Preventing Knee Injury and Knee Pain
If you have had knee pain, you know it can be aggravating at the very least and debilitating at worst. Whether your knee pain is a result of arthritis or a temporary injury, there are steps you can take to alleviate and protect against it. In come cases, you can avoid knee pain altogether!
Recent data suggest that exercise, including techniques for strengthening and stretching muscles that support the knees, as well as physical therapy often are as effective as surgical options for relieving arthritis knee pain.1
Understanding Your Knees
Your knees are comprised of 4 bones, with the thigh bone (or femur) at the top of the joint and 2 leg bones (the tibula and fibula) making up the lower part of the joint. On the top of the knee, a fourth bone known as the patella slides in a shallow groove on the end of the femur. Four main bands of tough but flexible, stretchy connective tissue (much like strong rubberbands) connect the femur to the tibia and help hold the knee bones together to create a moveable, hinge-like structure that rotates as it bends. Because of its unique ability to rotate and bend, the knee is known as a swivel joint.
Other structures in your knee include fibrous bands of tissue known as tendons that connect muscles to bones. The knee has 2 major tendons— the quadriceps tendon, which connects the long quadriceps muscle on the front of the thigh to the patella, and the patellar tendon, which connects the patella to the tibia. Both the quadriceps and patellar tendons enable you to straighten and extend your leg. The hamstrings muscles at the back top of the leg also help stabilize the knee joint.
Your knee also includes the meniscus — C-shaped cartilage that curves around the in- and outside of the knee and cushions the joint. Fluid-filled sacs called bursae surround the knee, help cushion the joint, and allow the ligaments and tendons to slide smothly across it.
Altogether, the ligaments, tendons, and muscles support and stablize your knee joint. Weakness in any of them increases the likelihood of an injury to the joint.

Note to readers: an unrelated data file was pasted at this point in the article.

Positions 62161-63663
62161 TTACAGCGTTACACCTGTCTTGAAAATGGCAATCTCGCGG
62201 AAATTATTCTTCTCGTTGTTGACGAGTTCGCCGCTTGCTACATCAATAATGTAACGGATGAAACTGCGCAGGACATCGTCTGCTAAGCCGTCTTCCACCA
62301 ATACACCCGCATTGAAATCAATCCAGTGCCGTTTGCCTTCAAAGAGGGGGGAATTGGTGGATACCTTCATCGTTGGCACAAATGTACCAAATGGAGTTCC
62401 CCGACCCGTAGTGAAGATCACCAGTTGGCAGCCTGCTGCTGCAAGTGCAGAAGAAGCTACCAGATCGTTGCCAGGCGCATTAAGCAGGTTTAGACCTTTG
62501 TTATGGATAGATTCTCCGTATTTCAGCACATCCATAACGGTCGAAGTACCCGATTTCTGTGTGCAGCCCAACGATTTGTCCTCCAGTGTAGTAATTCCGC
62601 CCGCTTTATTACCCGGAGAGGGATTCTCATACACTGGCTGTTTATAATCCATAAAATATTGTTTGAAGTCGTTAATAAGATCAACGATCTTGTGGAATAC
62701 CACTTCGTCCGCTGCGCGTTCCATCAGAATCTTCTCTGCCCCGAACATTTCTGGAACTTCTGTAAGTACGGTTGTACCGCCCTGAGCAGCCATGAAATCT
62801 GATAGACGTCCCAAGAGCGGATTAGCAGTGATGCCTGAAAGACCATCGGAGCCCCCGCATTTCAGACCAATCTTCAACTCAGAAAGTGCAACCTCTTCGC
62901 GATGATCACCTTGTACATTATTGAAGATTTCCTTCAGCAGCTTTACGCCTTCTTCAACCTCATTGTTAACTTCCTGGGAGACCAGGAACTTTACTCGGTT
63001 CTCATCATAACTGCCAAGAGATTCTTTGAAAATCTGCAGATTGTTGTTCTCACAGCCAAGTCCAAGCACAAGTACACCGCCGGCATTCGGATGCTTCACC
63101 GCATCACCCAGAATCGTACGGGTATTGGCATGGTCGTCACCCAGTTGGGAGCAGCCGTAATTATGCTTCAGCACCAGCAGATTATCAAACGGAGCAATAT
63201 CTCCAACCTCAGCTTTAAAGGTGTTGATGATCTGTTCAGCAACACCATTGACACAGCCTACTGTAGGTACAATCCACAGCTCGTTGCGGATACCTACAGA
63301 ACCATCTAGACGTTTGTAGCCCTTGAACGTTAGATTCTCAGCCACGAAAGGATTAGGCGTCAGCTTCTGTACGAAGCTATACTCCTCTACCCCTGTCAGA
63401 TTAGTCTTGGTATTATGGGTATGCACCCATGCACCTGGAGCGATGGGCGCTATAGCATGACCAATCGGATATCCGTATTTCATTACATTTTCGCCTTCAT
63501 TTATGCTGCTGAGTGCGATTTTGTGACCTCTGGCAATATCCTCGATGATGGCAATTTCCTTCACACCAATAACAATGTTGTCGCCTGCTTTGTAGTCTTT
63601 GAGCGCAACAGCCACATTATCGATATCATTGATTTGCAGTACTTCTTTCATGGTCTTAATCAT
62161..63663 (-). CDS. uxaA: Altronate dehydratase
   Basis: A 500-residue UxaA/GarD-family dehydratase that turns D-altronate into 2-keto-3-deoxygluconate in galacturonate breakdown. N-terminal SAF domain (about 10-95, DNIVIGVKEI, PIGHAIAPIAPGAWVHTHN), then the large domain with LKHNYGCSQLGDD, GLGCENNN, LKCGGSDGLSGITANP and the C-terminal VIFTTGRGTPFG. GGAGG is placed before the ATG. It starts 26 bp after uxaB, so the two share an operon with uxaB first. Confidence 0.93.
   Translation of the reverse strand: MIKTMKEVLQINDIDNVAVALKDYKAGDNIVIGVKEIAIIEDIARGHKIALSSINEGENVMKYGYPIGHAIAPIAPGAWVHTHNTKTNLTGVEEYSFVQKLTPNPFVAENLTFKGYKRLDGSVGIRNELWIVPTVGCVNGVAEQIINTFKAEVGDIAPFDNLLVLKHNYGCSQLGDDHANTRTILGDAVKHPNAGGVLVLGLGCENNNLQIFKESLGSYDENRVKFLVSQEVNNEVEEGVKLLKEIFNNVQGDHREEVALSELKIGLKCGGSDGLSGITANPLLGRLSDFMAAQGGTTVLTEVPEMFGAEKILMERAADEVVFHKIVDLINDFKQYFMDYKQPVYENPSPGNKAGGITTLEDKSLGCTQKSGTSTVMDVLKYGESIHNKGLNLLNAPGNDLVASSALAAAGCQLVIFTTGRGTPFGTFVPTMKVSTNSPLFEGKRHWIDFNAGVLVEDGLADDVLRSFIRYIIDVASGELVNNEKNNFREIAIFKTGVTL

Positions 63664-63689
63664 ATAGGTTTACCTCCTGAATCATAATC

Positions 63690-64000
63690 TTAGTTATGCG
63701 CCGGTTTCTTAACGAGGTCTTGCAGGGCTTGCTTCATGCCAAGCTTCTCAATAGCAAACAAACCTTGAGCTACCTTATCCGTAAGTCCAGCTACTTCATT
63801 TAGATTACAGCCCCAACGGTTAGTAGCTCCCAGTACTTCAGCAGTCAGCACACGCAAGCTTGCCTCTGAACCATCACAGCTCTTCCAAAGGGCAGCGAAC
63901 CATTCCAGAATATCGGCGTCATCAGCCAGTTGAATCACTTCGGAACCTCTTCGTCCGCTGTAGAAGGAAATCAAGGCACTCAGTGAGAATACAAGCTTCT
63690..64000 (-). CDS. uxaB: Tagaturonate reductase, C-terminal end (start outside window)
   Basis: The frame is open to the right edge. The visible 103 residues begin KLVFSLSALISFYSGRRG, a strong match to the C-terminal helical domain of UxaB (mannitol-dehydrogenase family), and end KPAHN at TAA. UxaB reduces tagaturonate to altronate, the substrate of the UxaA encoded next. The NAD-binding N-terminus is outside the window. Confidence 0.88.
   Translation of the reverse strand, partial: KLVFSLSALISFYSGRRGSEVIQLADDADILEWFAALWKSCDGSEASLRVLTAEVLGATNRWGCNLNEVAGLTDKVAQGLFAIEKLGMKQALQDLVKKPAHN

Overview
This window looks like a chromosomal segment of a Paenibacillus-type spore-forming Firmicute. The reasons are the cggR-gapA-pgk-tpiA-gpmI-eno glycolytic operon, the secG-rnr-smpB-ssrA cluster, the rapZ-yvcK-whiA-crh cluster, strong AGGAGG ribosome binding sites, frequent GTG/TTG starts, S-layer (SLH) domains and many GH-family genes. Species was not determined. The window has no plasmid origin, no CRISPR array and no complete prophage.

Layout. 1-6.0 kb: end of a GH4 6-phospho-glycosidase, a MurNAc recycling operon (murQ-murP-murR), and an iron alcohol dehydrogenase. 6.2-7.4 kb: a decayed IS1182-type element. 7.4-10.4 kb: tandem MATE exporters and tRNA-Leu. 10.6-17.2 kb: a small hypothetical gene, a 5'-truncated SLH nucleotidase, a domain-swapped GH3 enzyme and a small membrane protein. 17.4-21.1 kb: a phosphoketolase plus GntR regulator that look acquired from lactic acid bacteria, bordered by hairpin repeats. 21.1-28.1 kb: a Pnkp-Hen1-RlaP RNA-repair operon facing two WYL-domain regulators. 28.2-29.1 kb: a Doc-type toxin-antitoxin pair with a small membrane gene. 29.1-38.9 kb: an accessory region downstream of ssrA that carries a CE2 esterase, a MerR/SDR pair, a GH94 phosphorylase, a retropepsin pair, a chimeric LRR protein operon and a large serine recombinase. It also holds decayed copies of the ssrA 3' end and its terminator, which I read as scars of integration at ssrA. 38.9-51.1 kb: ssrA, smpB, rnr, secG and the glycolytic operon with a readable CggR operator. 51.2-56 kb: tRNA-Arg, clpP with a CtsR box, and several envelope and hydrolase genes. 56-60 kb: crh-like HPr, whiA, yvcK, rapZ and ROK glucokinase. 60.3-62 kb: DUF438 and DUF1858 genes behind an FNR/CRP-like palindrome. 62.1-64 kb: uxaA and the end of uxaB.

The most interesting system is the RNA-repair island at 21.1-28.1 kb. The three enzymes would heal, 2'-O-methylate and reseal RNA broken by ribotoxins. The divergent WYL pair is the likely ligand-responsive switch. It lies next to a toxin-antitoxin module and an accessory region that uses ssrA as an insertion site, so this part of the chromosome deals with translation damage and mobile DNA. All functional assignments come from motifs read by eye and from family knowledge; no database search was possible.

To help prevent knee injury and knee pain:
- Maintain a healthy weight
Being overweight places excess stress on all your joints, especially those of the hips, lower back, knees, ankles, and feet. Excess stress on joints can increase your risk of osteoarthritis. In addition, studies show that people who are overweight tend to have weaker quadricep muscles that help support the knee.
- Wear supportive, stable, well-fitted shoes
In addition to increasing the pressure on your knees, wearing high heels can tighten and shorten your calf muscles — a condition that can pull the foot too far inward (overpronation). When feet pronate excessively, the arch of the foot can collapse and cause the lower leg to roll inward, stressing the ankle and knee. Flat shoes or shoes with 1-inch or shorter heels, shoes that fit well and keep your foot from sliding left to right and front to back, and shoes with a cushioned sole are ideal for protecting your knees. Shoes with a rubber, nonslip sole can help prevent you from sliding on slippery surfaces, which also can injure your knees. If you walk, run, and exercise regularly, change your workout shoes every 3 months or more often to ensure there is enough cushion to protect your knees as well as your feet, ankles, hips, and back.
- Keep leg, hip, butt, and core muscles strong
Having strong muscles overall helps protect all your joints, including your knees. Strong core muscles are the foundation of good posture and healthy skeletal alignment, both of which are necessary to equally distribute pressure on joints and protect knees from sustaining too much pressure. Strong hip, leg, and butt muscles are especially good for taking the pressure off your knees.
- Gently and regularly stretch the muscles that support your knees
Stretching your calf, quadriceps, hamstrings, hip flexors, and butt muscles helps promote flexibility and joint mobility. Studies show that staying flexible overall is key to maintaining healthy joints as you age.
- Avoid kneeling on hard surfaces without knee pads or a cushion
Kneeling on hard surfaces and repetitive kneeling can compress and damage the bursae (bursitis) that cushion and protect your ligaments and tendons.
When You Have Knee Pain
If you have knee tenderness or knee pain, see your doctor. He or she can help determine what is causing the pain and, in many cases, recommend nonsurgical options such as icing, elevating, compressing, and resting the knee. In some cases, your doctor might recommend physical therapy to help increase your flexibility and strengthen the muscles that help support your knee. Although severe knee problems can benefit from surgery, your doctor is likely to recommend nonsurgical options first and whenever possible to relieve your pain.
Pisters MF, et al. Exercise adherence improving long-term patient outcome in patients with osteoarthritis of the hip and/or knee. Arth Care Res. 2010. 62(8); 1087-1094.